Let SVB burn


Kroll has a succinct take on Silicon Valley Bank.

It has been a long time since we’ve had to face a bank run, but in many ways Silicon Valley Bank (SVB) was a special case. SVB’s client base and funding structure both suggest that it is unlikely to trigger a systemic crisis. There may be some contagion to other small, community banks in the U.S.—particularly if depositors aren’t all made whole–but the larger banks are unlikely to follow in SVB’s footsteps. SVB is yet another example that we can expect market disruptions as central banks raise rates and shrink their balance sheets.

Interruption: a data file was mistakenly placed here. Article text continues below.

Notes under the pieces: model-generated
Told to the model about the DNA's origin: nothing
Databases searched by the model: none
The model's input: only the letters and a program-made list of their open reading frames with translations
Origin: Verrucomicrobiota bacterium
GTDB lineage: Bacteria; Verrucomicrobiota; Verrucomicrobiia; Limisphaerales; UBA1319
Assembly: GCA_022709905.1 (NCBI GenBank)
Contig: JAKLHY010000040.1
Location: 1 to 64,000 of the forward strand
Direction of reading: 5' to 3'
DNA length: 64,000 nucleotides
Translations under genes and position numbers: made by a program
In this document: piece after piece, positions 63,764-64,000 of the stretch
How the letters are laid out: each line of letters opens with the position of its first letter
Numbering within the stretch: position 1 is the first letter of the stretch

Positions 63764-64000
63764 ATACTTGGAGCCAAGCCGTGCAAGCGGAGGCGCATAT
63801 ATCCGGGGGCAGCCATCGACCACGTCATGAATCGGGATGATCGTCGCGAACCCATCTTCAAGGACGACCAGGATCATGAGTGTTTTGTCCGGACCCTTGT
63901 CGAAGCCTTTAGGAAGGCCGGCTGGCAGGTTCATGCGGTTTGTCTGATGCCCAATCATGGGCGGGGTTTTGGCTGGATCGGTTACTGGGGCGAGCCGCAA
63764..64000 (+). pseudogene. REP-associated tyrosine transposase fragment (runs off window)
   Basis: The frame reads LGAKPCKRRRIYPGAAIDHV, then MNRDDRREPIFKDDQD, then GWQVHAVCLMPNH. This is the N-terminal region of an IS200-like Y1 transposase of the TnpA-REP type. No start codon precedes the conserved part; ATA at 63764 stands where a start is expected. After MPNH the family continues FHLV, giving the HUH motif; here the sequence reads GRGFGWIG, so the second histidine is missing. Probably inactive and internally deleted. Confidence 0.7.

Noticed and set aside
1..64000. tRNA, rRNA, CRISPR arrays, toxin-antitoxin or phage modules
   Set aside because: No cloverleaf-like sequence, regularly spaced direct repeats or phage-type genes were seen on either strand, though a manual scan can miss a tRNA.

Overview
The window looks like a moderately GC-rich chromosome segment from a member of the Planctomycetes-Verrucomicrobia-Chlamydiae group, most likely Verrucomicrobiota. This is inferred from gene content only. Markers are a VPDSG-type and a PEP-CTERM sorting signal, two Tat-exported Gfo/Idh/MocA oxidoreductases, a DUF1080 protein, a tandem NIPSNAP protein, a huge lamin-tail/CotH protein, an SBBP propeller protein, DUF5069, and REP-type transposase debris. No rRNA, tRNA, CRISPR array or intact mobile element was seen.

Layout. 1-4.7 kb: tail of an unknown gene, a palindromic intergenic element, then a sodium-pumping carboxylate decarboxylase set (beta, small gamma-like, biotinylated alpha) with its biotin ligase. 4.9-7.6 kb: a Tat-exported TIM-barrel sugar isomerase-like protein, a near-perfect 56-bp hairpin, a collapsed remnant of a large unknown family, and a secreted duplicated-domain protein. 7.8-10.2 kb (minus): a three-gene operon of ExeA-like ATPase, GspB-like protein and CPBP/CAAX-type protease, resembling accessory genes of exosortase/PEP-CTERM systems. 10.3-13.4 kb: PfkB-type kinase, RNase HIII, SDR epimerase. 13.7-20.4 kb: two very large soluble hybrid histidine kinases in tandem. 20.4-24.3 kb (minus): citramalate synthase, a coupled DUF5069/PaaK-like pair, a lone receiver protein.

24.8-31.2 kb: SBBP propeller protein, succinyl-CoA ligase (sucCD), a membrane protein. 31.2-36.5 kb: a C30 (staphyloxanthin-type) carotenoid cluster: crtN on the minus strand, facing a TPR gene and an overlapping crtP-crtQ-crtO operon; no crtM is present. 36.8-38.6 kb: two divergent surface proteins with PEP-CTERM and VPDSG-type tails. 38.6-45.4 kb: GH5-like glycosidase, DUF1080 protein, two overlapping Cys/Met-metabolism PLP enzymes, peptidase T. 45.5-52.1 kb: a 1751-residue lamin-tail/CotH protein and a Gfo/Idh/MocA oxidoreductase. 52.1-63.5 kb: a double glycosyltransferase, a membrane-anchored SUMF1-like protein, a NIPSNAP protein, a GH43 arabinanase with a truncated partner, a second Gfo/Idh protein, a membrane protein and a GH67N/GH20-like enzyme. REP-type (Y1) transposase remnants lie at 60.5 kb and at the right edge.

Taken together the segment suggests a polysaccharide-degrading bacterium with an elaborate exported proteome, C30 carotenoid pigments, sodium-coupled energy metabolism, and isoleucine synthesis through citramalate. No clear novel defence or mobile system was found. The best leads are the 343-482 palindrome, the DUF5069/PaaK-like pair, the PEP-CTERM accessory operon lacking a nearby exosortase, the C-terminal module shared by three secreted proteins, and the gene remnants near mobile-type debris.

SVB specializes in providing banking services to technology-related start-ups. For years as interest rates were at the zero lower bound, these tech start-ups had cash coming in by the truck load from “liquidity events” such as IPOs, secondary offerings, SPAC fundraising, venture capital investments and acquisitions. Many of them deposited their cash at SVB.

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About the author
David Llewellyn-Smith is Chief Strategist at the MB Fund and MB Super. David is the founding publisher and editor of MacroBusiness and was the founding publisher and global economy editor of The Diplomat, the Asia Pacific’s leading geo-politics and economics portal. He is also a former gold trader and economic commentator at The Sydney Morning Herald, The Age, the ABC and Business Spectator. He is the co-author of The Great Crash of 2008 with Ross Garnaut and was the editor of the second Garnaut Climate Change Review.